خميس, 08/15/2013

Uruk: 5000 Years of the Megacity

Uruk – the first Megacity. Founded some thousand years ago Uruk experienced its golden age around 5000 years ago which is now commemorated in an exhibition in the Museum of the Ancient Near East which is part of the renowned Pergamon Museum in Berlin until September 8, 2013.

5000 years ago, about 40,000 people lived in Uruk, which today it is known as Warka. Warka is located 20 kilometers east of the Euphrates River in southern Iraq. During the raise and fall of Uruk the river was right beside the city with a system of canals bringing water into the city.

Uruk is not only known as the first megacity but also as the place where the oldest known story takes place: the Epic of the semi-mythical king Gilgamesh. The most interesting thing about the story is, that is was recorded in written form on 12 tablets made of clay and is one of the oldest, if not the oldest, form of written literature.

Letters and writing were developed in Uruk. The cuneiform (literally: ‘wedge-shaped’) script was evolved from clay tokens and pictograms impressed into clay tablets that depicted an object in a simple and concise way (see picture above). This written form of language made it easier to administer the increasingly complex organization of the city and ultimately led to it being used to record literary texts, scientific discourses, and diplomatic correspondence between various empires of the ancient world. Somehow one can say that the grounds for modern bureaucracy were invented and laid out here.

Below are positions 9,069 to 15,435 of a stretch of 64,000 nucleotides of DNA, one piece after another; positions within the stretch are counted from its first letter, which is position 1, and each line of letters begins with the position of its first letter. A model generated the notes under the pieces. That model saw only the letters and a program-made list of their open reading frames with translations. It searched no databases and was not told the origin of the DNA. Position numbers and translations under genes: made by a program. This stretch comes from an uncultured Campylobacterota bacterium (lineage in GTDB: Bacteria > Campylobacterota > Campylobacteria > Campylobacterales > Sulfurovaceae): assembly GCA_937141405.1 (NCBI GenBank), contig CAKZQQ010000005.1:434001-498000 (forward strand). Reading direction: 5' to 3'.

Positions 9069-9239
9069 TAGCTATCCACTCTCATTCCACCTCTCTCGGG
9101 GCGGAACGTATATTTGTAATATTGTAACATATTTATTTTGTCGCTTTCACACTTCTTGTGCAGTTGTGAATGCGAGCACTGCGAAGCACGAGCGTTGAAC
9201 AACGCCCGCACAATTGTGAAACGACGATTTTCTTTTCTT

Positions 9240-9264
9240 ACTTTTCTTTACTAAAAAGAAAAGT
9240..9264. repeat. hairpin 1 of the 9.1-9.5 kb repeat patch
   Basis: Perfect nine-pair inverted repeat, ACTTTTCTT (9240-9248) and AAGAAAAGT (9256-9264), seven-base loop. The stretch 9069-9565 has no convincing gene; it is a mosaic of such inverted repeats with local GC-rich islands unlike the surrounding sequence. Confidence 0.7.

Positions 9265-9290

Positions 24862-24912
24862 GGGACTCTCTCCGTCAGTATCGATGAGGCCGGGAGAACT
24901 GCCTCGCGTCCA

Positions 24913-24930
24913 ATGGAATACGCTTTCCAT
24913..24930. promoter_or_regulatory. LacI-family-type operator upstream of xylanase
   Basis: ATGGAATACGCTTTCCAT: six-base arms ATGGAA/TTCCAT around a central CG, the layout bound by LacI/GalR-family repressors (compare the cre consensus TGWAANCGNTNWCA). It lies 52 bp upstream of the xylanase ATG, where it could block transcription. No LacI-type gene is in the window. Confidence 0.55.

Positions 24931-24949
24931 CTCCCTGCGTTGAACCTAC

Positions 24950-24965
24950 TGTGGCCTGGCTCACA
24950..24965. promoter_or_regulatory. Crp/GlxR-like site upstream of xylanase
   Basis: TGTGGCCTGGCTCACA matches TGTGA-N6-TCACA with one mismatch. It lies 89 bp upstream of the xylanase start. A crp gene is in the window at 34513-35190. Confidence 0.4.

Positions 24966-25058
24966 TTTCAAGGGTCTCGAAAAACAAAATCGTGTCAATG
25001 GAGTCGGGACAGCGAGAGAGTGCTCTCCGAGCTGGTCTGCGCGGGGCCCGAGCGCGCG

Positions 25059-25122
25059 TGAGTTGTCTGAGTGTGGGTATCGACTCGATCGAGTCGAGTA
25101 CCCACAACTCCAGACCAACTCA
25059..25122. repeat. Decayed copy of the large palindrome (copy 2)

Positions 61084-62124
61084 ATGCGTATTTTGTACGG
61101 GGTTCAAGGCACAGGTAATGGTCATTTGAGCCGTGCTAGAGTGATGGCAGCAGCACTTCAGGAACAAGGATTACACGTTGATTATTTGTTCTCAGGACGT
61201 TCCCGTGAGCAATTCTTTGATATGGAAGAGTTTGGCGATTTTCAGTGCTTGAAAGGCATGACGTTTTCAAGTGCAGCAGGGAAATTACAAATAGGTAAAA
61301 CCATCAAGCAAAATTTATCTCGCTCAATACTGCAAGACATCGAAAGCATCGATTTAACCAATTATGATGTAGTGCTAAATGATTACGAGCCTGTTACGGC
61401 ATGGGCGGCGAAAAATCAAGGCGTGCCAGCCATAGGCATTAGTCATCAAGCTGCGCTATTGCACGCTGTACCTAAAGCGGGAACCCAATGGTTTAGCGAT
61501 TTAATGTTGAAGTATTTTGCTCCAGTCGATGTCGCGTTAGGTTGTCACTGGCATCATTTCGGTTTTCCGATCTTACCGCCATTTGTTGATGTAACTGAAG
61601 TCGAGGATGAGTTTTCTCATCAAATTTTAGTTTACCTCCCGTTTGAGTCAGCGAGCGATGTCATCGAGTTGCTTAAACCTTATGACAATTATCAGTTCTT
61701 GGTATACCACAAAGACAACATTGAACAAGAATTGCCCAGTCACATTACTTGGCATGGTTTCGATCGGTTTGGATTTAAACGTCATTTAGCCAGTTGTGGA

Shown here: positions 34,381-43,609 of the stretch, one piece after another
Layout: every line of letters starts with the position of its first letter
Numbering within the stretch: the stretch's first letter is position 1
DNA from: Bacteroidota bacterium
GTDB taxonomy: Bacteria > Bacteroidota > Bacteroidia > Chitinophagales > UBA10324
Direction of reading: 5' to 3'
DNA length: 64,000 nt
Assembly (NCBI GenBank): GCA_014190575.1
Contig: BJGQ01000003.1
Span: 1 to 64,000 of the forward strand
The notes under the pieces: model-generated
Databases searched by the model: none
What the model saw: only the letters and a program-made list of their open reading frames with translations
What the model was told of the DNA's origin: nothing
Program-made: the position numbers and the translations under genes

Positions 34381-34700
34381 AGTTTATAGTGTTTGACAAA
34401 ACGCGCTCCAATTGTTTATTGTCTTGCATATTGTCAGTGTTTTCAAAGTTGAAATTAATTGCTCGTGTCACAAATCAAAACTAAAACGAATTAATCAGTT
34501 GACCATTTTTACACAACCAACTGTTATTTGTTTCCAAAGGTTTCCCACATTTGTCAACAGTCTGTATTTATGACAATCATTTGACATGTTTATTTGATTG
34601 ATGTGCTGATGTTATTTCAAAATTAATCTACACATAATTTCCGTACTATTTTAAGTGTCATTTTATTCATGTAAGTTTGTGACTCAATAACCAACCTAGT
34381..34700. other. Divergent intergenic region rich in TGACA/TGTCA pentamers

Archeologist from Berlin started to excavated and research the area of Uruk systematically about 100 years ago. But until today only 5 percent of the 5,5 square kilometer large city have been surveyed. One reason is the stop to all excavating works forced by the Iranian-Iraqi War which started in 1980 and lasted for eight years. Fortunately the family guarding the place was able to protect it from people trying to steal the hidden and ancient treasures of the country to sell it.

The work of German archeologists has been assessed earlier in breathtaking exhibitions in Berlin so last year with the Light of Armana Exhibition commemorating the found of the Nerfititi Bust in Egypt on December 6, 1912.

The Berlin exhibition about Uruk exhibits pieces which are owned by the museum but also exhibits that are lent from the Louvre or the British Museum. Some of the exhibits are impressions since the originals are in Iraq, some of them looted from the museums in Baghdad. The exhibition gives insights in a highly developed civilization, its culture, craft, religion and its inventions without which modern cities like we know them today are not able to function. This not only includes taking records in written form but also to have a functioning sewage system which was build with clay pipes that run beneath the houses.

The Pergamon Museum is located on Museum's Island. On our Facebookpage we have collected some impressions from Museum's Island and the area surrounding it.